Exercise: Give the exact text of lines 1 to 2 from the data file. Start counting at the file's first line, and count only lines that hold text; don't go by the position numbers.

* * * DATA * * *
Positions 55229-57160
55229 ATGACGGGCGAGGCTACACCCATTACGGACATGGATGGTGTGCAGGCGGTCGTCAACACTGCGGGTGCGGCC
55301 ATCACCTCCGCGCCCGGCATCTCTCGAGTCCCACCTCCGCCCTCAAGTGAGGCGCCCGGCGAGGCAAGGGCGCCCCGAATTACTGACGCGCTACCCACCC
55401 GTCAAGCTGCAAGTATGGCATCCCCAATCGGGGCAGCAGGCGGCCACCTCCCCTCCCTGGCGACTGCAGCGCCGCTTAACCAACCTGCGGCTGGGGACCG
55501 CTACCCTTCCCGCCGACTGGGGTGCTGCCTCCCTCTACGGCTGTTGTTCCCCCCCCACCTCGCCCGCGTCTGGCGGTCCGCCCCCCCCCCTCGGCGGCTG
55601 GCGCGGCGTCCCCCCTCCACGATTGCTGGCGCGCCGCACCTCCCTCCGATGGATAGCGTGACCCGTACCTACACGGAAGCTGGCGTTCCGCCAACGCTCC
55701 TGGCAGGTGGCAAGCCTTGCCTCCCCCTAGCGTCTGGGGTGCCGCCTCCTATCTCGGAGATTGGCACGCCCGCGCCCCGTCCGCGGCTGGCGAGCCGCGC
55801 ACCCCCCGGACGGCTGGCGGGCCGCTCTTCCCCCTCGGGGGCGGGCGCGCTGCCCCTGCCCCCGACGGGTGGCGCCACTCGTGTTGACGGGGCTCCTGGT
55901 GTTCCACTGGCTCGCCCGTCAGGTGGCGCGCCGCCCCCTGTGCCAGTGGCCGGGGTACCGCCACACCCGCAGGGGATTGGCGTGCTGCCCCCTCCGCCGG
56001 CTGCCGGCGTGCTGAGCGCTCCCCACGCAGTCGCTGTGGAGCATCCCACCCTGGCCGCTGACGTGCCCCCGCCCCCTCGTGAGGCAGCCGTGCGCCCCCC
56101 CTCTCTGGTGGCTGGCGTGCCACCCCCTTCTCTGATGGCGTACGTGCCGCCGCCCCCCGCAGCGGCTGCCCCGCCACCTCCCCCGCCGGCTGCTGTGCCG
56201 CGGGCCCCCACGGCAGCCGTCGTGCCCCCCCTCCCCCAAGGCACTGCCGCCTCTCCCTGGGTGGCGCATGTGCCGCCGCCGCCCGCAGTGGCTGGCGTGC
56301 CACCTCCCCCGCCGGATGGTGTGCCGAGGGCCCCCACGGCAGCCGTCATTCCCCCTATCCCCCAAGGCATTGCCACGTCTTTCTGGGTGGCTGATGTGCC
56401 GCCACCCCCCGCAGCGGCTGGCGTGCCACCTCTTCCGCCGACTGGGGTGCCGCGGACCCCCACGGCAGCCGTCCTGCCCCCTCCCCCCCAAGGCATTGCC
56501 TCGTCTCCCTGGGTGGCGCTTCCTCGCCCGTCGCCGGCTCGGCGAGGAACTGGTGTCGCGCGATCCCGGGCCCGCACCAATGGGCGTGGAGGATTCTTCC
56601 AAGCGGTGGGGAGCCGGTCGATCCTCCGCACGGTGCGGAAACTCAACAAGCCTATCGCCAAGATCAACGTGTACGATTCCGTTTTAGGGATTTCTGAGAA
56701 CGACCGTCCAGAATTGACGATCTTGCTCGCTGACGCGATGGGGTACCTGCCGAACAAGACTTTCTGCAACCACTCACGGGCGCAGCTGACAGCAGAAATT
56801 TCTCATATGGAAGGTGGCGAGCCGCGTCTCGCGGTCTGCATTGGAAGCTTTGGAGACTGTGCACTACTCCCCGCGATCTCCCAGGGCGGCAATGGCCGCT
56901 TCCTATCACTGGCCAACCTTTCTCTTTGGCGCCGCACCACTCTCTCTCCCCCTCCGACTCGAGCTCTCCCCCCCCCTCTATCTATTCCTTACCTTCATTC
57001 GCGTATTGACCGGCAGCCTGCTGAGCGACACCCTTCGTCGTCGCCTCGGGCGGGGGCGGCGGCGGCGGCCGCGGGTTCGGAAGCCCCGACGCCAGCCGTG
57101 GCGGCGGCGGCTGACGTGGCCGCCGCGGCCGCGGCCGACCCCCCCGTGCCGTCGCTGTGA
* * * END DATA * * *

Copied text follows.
Positions 55229-57160
55229 ATGACGGGCGAGGCTACACCCATTACGGACATGGATGGTGTGCAGGCGGTCGTCAACACTGCGGGTGCGGCC